Pat Wade Fraker
204 Beath Road
Boothbay, ME 04537-5030
Dear classmates, this has been a challenging year for most of us, and I hope that you all have managed to stay safe and healthy and your families as well. News has been scarce, and I was about to despair when I had an unexpected and most welcome call from our classmate, Richard Dillenbeck. We had a great conversation. Thank you, Richard, for sharing the following highlights of your life since 1957 with us:
“Why not summarize 63 years and put us all to sleep? During college and after we earned our degrees, I worked on-air in Bangor radio (with Dewey Dow and WGUY) and WABI-TV. My best assignment was trying to emulate the former Olympic athlete Marty Glickman’s stunningly accurate radio play-by-play coverage of NBA basketball games while covering Bangor High and state championship games.
“Moved on to the U.S. Army for four years, with a year studying Arabic in Monterey, CA, and then assigned for over two years to Germany, of all places, which opened the eyes of this country kid. After discharge in Europe, became a civilian again and did a stint with the United Nations Economic Commission in Addis Ababa, Ethiopia. Then back to Stuttgart awaiting return transport to the U.S., five days plowing the North Atlantic.
“Became a high school teacher in Belfast, liked the kids, and it seemed mutual, but I didn’t care much for the administrative part. Found something I could really love in the American National Red Cross with its worldwide mobile division serving the U.S. Department of Defense for the next 35 years, which led to assignments in Germany (four tours totaling 22 years), with Vietnam and Korea thrown in for a little spice, plus several U.S. installations. Had semi-official exposure to the difficult work of the International Committee of the Red Cross. For 30 years, taught thousands of hours in health and safety courses and trained instructors in first aid, aquatics, and CPR.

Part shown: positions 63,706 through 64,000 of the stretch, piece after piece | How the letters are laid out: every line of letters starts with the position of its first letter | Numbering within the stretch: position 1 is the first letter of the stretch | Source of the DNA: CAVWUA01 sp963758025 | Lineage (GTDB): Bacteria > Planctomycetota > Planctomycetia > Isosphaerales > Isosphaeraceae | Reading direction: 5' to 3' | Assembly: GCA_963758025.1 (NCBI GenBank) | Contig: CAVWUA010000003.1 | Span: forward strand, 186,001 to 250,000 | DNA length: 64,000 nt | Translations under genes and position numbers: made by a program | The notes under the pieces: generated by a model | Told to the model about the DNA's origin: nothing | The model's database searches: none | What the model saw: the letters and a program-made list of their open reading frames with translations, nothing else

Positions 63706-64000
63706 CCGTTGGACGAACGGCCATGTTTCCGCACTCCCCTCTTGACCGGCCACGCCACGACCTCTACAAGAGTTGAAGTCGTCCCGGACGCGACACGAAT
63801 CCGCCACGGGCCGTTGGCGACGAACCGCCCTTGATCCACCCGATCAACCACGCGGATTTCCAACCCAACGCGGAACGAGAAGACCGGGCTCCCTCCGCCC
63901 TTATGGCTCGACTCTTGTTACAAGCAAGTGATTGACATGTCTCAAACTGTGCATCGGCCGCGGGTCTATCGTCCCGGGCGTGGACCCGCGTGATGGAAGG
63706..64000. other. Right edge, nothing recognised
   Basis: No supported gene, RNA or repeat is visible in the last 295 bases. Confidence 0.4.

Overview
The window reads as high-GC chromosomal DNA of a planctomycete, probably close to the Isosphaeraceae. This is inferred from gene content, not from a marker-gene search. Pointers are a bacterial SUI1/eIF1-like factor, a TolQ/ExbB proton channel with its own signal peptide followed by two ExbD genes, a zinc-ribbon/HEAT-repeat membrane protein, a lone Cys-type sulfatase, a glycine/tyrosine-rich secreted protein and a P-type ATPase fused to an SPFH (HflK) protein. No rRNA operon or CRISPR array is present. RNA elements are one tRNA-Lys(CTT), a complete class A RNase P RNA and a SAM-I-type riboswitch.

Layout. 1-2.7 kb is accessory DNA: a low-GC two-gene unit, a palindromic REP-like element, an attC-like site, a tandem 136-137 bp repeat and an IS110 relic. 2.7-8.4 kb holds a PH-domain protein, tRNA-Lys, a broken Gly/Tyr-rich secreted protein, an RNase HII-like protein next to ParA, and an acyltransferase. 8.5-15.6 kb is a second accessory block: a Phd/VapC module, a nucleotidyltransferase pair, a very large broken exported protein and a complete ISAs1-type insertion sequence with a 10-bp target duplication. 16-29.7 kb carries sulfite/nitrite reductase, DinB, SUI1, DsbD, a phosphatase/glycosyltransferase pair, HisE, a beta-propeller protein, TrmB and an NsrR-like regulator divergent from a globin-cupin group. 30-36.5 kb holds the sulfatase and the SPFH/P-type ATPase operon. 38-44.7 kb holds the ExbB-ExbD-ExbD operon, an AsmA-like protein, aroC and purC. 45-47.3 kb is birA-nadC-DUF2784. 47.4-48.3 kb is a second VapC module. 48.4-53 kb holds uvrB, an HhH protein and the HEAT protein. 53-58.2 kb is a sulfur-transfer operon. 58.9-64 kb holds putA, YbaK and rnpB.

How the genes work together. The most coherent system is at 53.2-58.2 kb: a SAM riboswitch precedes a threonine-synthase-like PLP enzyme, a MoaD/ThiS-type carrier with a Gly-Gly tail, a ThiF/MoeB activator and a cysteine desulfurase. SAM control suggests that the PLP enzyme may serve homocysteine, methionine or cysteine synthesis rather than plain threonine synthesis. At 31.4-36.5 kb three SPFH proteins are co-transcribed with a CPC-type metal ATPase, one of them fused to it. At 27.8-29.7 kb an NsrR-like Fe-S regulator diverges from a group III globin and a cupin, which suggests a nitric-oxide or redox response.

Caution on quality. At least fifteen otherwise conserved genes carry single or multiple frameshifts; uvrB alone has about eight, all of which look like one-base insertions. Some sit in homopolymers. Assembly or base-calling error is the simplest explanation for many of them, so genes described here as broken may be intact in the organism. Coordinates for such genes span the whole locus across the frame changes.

“Squeezed in graduate work with BU in the ’70s to become a licensed MSW and volunteer community mental health worker/therapist in addition to employment.
“Retired in 1996 after a final fling at Ft. Gordon, GA, and have lived in Augusta, ‘Home of the Masters,’ for 27 years. Main hobby for the last 38 years is mountain climbing and hiking in the southwest U.S. and European Alps and still function as a mountain guide. Spend each summer on China Lake, ME, in a seasonal camp built over three summers in the late ’90s to be near my daughter, Jane Golden, who lives with her family on gifted land right across Route 202 from son, John, who lives in the old family farmhouse.
“Retirement has also allowed pursuit of other personal interests; am a docent emeritus of the Augusta Museum of Art, volunteered for the local community blood bank, and have been a Sierra Club outings leader for 27 years. Am currently a bona fide ID card-carrying 4.0 student with over 100 credit hours in German Studies at Augusta University; research and write about German history, culture, and current events, focusing now on the resurrection of rightwing politics in that country over the past 60 years, and also Hannah Arendt and her writings.”
A brief note from Margaret MacKinnon McGrath gave news that her grand twins are sophomores at Colby.
Margaret hopes to move back to Maine for at least seven to eight months a year.
Dottie Richards Marshall will once more be travelling with family, this time to Bradenton Beach, FL, for relaxation, beach walking, and bird watching.
I’m sorry to report the death of Mark Biscoe ’67G, who passed away in December. Our deepest sympathy goes to Jane and the rest of the family. Mark had a 37-year career at the Fenn School in Concord, MA, as teacher, coach, and administrator. He had a great interest in maritime history, which during retirement resulted in the publication of three books.
The following sentence from his obituary says so much about Mark: “His love for his family was exceeded only by his passion for coaching basketball, mentoring young lives, and his devotion to the Oakland A’s.”
We also have news about Jim Varner, who was interviewed by UMaine’s Athletics Department last winter about his experiences at the university and beyond. Jim discussed growing up in Princeton, NJ, coming to Orono and joining Phi Eta Kappa, competing in football and track, and life after UMaine.
After graduation, he taught science and worked in community planning and economic development in New Jersey before he and his wife, the late Florence Johanson Varner, returned to Maine to look after her aging parents in Old Town. Jim was a civil rights activist and became involved with the university, Alumni Association, and served as president of the Bangor Area NAACP. The interview was called “Love, Life, and Justice.”
Please send news for our next article. Did you take up something new during the pandemic? Did you have an unusual profession? Are you involved in a nonprofit corporation? Have a unique hobby Something about yourself that classmates would be surprised and interested in knowing? An unexpected retirement job?